While many of my deeper-value screens are revealing little in the way of candidates these days, I ran my screens this weekend and did find some interesting situations.
Construction name Tutor Perini (TPC) , which is a member of my 2021 Double Net Value Portfolio, has seen its valuation go to a new level. The construction company's shares are flat year to date and it now is a "net/net," trading below net current asset value. It has been a while since I've written about net/nets due to their scarcity, so here is a mini-refresher: A "net/net" is a company trading below its net current asset value, or NCAV, which is calculated by subtracting total liabilities from current assets. The designation is based on a technique developed by Benjamin Graham many years ago, although his criteria for investment were more stringent. Graham would only consider stocks trading at less than 2/3 NCAV, but for the 20-plus years I've been researching, writing about and investing in net/net, I've used the more relaxed methodology.
The calculation ignores non-current assets in the calculation; a buyer is theoretically getting these for free. "Theoretically," however, is the operative word. Net/nets are often the proverbial "dog with fleas" of the investment world.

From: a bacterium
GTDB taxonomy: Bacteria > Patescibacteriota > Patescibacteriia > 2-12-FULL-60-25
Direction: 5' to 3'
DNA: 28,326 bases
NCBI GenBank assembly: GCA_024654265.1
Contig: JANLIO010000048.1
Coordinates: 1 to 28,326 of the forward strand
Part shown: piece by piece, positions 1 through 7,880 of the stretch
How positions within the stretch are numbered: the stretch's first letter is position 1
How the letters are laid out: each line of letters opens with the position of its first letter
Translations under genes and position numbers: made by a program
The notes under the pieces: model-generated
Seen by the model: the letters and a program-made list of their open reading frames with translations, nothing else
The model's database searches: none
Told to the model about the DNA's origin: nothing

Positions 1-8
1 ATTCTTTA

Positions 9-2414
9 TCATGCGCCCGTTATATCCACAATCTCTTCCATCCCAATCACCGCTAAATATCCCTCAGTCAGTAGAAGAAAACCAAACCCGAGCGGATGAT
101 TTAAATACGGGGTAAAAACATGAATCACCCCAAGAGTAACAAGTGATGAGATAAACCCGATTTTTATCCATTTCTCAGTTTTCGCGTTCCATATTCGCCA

With a $663 million market cap, Tutor Perini is the largest net/net I've seen in ages and its shares currently trade at 0.96 X NCAV. Tutor Perini ended its latest quarter with $231 million in cash and $970 million in debt. The bulk of its current assets, $3.4 billion, are receivables; in terms of net/net asset quality, I'd rather see more cash and short-term investments, but beggars can't be choosers.
Tutor Perini currently trades at just under 6x trailing earnings per share and less than 6x next year's consensus estimates. While there are just three analysts weighing in, that's actually not a bad number for a net/net. Most are so small that they garner no coverage.
Hope springs eternal for Tutor Perini. It has been quite volatile amid speculation that it might benefit from infrastructure spending, if that ever happens.
I'll save another discovery for my next column; it comes under the category of "o, how the mighty have fallen," and I'm not even sure what to make of it at this point.